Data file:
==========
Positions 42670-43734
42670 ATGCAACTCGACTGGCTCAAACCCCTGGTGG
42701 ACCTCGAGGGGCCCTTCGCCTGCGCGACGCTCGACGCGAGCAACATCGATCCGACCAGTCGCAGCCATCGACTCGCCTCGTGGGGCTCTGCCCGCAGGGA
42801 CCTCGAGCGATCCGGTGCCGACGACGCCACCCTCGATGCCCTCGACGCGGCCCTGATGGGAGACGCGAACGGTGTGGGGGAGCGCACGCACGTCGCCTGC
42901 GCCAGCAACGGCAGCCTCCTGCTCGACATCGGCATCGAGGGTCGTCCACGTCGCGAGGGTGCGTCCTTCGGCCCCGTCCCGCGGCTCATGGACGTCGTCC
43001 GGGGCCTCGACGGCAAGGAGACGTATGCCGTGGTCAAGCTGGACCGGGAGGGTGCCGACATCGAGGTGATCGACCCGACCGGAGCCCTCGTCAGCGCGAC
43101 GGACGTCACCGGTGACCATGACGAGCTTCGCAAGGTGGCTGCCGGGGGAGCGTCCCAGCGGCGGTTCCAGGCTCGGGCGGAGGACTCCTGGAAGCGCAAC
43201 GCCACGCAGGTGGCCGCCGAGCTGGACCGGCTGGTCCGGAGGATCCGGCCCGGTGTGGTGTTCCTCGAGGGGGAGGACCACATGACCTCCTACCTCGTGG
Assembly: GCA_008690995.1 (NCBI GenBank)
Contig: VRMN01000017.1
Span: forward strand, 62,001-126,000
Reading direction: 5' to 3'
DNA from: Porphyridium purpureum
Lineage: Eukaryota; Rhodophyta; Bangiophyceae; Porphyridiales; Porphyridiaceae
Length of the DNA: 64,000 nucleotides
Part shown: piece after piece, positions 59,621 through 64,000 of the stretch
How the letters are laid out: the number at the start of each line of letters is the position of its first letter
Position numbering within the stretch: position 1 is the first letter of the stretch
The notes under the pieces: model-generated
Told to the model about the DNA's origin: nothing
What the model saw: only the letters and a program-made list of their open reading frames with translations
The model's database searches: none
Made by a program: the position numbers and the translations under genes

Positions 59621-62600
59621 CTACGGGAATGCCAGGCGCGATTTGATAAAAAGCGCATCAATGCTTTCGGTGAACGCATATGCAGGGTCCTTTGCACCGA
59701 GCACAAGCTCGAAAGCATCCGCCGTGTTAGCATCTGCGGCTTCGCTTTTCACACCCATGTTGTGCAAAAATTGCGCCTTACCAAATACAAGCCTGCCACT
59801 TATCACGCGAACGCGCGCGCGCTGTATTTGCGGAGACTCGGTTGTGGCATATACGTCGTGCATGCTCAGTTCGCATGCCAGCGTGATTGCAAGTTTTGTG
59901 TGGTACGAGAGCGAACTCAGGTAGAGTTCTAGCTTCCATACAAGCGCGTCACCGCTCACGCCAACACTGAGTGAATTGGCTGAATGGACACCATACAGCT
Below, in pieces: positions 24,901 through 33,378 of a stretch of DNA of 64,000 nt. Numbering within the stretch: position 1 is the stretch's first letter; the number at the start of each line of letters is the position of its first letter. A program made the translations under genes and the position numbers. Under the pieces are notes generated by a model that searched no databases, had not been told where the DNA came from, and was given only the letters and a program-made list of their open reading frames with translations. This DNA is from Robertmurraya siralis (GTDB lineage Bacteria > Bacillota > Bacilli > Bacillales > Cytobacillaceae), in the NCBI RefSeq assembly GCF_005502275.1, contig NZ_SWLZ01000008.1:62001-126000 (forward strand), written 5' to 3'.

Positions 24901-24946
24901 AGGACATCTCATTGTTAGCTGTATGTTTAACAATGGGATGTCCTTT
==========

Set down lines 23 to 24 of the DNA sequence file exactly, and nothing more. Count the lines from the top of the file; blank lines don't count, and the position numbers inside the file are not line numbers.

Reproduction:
Made by a program: the position numbers and the translations under genes

Positions 59621-62600